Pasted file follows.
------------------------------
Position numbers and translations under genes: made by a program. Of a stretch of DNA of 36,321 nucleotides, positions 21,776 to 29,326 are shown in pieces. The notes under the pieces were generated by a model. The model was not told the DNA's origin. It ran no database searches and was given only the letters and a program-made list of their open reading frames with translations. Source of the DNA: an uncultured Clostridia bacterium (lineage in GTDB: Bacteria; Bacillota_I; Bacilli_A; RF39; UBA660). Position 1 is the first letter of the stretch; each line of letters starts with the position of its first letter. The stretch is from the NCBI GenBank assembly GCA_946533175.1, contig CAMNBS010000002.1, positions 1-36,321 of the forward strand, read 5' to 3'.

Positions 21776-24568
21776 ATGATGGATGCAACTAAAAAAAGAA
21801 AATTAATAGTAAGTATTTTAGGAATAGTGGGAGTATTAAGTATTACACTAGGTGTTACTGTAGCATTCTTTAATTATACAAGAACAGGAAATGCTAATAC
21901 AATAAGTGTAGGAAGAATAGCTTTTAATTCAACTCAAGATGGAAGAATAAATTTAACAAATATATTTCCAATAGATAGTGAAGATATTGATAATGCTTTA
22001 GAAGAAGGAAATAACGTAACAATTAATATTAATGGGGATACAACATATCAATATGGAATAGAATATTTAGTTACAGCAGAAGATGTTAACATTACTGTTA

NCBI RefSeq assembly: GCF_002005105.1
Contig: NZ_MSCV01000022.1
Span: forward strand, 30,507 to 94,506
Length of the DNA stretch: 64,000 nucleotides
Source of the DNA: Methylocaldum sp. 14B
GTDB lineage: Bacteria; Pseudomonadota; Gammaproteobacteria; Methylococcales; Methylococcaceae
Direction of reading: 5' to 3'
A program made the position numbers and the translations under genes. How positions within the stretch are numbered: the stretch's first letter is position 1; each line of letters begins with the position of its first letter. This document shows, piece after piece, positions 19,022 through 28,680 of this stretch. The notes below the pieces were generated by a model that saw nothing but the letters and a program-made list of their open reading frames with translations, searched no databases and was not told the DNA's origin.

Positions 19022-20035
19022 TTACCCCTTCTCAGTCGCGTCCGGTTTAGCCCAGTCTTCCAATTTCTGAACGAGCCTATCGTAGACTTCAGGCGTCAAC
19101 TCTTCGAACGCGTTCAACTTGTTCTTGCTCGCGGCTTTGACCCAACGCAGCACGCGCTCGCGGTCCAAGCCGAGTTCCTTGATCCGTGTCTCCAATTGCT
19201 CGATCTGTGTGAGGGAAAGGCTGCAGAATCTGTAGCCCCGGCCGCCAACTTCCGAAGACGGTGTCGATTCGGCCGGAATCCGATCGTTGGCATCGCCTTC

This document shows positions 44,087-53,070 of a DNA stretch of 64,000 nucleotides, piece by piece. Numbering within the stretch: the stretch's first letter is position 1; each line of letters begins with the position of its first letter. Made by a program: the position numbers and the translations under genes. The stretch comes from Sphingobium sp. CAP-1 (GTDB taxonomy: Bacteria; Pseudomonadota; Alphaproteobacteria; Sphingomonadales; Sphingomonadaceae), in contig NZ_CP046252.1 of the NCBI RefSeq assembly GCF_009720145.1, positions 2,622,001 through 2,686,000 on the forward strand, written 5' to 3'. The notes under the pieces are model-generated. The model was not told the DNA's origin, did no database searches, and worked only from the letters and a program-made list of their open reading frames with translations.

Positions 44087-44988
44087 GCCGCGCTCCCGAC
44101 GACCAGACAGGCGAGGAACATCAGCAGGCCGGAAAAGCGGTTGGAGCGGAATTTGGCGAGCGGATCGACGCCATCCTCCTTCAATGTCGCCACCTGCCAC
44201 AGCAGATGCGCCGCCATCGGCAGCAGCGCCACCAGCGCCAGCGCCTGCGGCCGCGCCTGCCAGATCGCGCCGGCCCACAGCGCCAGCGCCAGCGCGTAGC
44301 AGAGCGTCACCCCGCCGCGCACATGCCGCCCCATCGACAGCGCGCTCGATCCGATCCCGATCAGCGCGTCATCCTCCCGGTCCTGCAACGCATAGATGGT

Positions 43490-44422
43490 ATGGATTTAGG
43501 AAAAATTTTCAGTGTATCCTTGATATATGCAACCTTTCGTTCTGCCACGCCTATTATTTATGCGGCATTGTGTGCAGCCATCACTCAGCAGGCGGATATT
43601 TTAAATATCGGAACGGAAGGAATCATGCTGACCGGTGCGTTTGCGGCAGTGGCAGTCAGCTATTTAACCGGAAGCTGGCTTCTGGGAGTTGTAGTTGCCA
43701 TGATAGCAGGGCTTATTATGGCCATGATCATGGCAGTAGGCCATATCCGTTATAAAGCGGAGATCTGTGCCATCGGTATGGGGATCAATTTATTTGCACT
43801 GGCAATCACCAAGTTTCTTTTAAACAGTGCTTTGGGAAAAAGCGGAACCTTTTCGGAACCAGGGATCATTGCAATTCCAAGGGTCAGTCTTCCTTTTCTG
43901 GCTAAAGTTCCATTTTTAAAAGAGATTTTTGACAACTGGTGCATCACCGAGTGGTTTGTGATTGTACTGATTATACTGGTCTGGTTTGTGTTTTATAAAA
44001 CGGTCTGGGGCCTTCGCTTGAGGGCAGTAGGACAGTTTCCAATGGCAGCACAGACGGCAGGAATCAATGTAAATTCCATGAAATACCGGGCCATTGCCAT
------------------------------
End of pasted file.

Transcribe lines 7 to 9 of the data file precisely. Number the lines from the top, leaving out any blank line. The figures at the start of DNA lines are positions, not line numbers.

NCBI RefSeq assembly: GCF_002005105.1
Contig: NZ_MSCV01000022.1
Span: forward strand, 30,507 to 94,506